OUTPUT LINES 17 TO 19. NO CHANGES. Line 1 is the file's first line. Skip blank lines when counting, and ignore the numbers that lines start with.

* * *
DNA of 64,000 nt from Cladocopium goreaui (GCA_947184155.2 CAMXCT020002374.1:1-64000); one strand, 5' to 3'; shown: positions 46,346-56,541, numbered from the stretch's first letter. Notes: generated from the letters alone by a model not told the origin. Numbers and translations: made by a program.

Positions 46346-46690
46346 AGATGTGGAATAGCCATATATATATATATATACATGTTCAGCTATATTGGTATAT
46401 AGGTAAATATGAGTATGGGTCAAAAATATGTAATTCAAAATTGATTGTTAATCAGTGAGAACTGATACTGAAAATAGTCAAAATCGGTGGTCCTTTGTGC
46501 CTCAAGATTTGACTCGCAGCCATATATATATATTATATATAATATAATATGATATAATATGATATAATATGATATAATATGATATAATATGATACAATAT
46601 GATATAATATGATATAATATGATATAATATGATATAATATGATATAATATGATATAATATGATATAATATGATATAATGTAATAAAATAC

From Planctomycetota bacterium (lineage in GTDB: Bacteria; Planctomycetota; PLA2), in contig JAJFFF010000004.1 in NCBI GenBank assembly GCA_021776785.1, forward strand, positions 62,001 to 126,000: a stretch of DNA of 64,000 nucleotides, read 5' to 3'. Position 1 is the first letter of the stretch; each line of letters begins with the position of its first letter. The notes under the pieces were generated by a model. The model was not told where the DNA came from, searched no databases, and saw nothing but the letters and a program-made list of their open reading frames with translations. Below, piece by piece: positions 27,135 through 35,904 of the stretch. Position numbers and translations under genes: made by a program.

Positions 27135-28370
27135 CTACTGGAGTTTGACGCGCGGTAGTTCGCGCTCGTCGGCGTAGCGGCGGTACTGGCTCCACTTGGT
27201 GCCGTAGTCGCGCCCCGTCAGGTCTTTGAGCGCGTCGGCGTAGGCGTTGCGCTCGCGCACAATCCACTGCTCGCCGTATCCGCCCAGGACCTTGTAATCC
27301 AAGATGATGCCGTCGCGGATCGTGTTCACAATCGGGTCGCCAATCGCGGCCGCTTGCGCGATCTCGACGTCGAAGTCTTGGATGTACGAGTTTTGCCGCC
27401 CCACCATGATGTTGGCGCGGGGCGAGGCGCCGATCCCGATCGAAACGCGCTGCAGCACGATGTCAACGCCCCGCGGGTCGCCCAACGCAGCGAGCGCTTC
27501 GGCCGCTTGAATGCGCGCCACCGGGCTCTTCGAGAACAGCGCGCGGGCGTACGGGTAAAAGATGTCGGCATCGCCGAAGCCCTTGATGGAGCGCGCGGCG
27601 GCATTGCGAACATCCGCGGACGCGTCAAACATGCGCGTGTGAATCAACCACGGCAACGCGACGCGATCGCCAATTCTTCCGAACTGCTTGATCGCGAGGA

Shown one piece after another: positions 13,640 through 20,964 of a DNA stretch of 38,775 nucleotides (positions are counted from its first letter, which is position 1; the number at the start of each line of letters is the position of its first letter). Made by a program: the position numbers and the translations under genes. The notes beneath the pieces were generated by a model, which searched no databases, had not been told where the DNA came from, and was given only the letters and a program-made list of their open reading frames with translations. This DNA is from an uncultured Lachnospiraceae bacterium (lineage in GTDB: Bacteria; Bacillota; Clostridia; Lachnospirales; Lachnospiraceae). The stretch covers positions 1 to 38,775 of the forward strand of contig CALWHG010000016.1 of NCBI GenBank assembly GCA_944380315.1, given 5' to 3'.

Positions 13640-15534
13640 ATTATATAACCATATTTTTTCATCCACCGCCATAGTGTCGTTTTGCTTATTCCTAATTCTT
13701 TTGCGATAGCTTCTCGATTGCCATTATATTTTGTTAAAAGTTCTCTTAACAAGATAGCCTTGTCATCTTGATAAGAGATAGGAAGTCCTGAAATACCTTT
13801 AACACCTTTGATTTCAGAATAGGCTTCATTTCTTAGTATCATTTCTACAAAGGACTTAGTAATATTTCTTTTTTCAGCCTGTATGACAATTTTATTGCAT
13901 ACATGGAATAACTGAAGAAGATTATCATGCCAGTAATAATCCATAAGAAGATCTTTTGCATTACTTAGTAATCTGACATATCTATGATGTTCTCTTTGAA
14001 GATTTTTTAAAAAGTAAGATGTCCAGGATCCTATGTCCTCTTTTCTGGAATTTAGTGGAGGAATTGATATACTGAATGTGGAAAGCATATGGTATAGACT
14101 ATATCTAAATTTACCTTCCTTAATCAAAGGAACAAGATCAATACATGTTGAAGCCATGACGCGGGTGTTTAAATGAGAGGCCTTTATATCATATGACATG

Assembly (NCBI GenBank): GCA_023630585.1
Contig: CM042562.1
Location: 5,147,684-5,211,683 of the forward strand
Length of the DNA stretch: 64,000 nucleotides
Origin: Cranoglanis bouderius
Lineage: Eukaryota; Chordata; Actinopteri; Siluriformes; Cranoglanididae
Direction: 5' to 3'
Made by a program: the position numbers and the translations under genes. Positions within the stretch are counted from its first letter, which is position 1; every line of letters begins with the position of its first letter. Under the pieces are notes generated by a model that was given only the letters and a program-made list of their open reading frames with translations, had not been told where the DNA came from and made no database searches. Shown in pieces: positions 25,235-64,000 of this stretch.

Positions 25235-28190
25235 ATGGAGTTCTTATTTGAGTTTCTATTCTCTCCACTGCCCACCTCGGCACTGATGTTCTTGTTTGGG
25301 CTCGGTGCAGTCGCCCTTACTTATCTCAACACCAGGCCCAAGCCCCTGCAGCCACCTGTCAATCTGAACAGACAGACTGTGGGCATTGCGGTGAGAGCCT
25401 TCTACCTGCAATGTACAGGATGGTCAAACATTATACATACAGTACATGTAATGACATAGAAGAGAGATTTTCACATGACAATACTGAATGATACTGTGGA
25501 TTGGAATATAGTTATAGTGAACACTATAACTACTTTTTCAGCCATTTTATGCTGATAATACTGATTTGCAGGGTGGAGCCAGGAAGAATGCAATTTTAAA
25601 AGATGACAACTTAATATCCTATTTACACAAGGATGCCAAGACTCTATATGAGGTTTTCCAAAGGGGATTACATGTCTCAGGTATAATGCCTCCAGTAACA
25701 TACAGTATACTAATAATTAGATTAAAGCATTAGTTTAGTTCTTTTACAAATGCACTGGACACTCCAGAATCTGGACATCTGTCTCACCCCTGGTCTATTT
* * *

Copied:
13640 ATTATATAACCATATTTTTTCATCCACCGCCATAGTGTCGTTTTGCTTATTCCTAATTCTT
13701 TTGCGATAGCTTCTCGATTGCCATTATATTTTGTTAAAAGTTCTCTTAACAAGATAGCCTTGTCATCTTGATAAGAGATAGGAAGTCCTGAAATACCTTT
13801 AACACCTTTGATTTCAGAATAGGCTTCATTTCTTAGTATCATTTCTACAAAGGACTTAGTAATATTTCTTTTTTCAGCCTGTATGACAATTTTATTGCAT